Blog reflection: An Uncommon Guide to Retirement

Discerning & Answering God’s Call in the Retirement Phase of Life

Book Review/Announcement
Jeff Haanen, An Uncommon Guide to Retirement: Finding God’s Purpose for the Next Season of Life (Moody Publishers, 2019)

What’s next? How do I balance my commitments to rest, family, and work? What’s the proper role of work in this new season of life?

Estimates suggest that within the next 20 years 80 million baby boomers will retire. According to the US Census Bureau, those over the age of 65 are now the fastest-growing demographic in the United States. This population is asking important questions about their relationship with work in this next phase of life, about their identity and purpose, about a faithful relationship with retirement, and about what calling looks like now. It is on these key questions and concerns that Jeff Haanen, Founder of the Denver Institute for Faith & Work and CFB Fellow, focuses in his book, An Uncommon Guide to Retirement: Finding God’s Purpose of the Next Season of Life (Moody Publishers, 2019).

Along with a suddenly free schedule, in many cases the retirement age and stage bring novel challenges: newfound loneliness, no longer sharing familiar work and relationships, and deep questions of identity, meaning, and purpose. A BBC report indicates that retirement can increase depression by 40 percent. In response to these common questions and challenges, “Retirement needs a new story,” Haanen concludes. “Or better yet, a very old story” (p. 30).

An Uncommon Guide to Retirement walks readers through an understanding of ancient Christian practices uniquely suited to equip disciples to steward well this unique phase of life, starting with sabbath keeping. A call to remember the sabbath is an invitation to reframe so many conversations on retirement, placing a right understanding on the  relationship between work and identify. “Work was created to be an expression of our identity,” Haanen notes, “not the source of our identity” (p. 40).

An intentional approach to sabbath at this stage of life can allow space for a new consideration of calling. Haanen considers some common misconceptions of calling: “My calling is to do what I love,” many suggest. Or: “A calling is a life-stage,” some will suggest, often meaning “Conversations about calling are just for 20-year-olds.” Addressing each misconception, Haanen offers a robust Christian vision of calling, concluding with six helpful questions to serve as a guide for readers to consider anew God’s call.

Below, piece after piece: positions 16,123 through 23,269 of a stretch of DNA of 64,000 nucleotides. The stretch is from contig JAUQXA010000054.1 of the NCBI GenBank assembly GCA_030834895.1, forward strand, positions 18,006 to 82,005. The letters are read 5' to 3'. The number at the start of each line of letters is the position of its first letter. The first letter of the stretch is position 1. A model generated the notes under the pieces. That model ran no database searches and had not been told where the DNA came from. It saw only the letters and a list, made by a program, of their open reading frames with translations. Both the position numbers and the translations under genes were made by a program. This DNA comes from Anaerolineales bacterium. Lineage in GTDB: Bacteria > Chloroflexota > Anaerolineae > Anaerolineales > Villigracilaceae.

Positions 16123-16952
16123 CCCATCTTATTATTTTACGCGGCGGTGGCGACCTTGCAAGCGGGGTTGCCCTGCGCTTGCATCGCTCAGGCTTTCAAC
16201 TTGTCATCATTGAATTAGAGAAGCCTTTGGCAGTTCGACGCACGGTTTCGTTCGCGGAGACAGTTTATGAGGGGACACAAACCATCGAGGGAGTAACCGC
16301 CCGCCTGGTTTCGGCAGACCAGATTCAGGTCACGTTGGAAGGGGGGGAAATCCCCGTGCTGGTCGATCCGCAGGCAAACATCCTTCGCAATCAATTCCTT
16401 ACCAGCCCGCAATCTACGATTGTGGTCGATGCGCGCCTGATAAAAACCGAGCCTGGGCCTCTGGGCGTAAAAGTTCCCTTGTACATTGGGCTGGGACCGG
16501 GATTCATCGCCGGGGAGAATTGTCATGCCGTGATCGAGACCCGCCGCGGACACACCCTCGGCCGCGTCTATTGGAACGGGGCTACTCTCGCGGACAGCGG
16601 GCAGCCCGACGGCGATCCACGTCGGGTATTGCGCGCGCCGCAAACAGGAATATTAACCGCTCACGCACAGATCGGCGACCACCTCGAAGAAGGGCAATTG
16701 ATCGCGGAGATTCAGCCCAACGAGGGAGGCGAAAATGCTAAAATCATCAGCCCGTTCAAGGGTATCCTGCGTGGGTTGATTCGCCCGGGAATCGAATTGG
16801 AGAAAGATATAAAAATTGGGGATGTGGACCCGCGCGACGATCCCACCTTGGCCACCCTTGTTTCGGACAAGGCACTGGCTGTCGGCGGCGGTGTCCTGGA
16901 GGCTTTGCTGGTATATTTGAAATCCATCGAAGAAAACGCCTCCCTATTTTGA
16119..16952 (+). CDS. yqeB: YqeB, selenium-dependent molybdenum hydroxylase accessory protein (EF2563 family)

Through the lens of sabbath and calling, Haanen suggests, retirement can offer a unique opportunity to reframe of one’s identity, especially one wrapped up too tightly in work. With specific attention to the unique challenges of this stage of life—money, time, health, and relationships—An Uncommon Guide to Retirement is a helpful guide for disciples seeking to enter faithfully into this next phase of life, individually and collectively responding to the unique needs that abound and surround.

As someone who is decades away from retirement age myself, I have aging parents, older friends, and mentors who are facing these challenges and asking similar questions. I am grateful to Haanen’s thoughtful book to recommend.

Learn more from the Denver Institute at Faith and Work at this year’s Business for the Common Good event in Denver, on March 3. For those unable to attend in person, virtual seats are available.

Center for Faithful Business

Seattle Pacific University

Dr. JoAnn Flett, Executive Director


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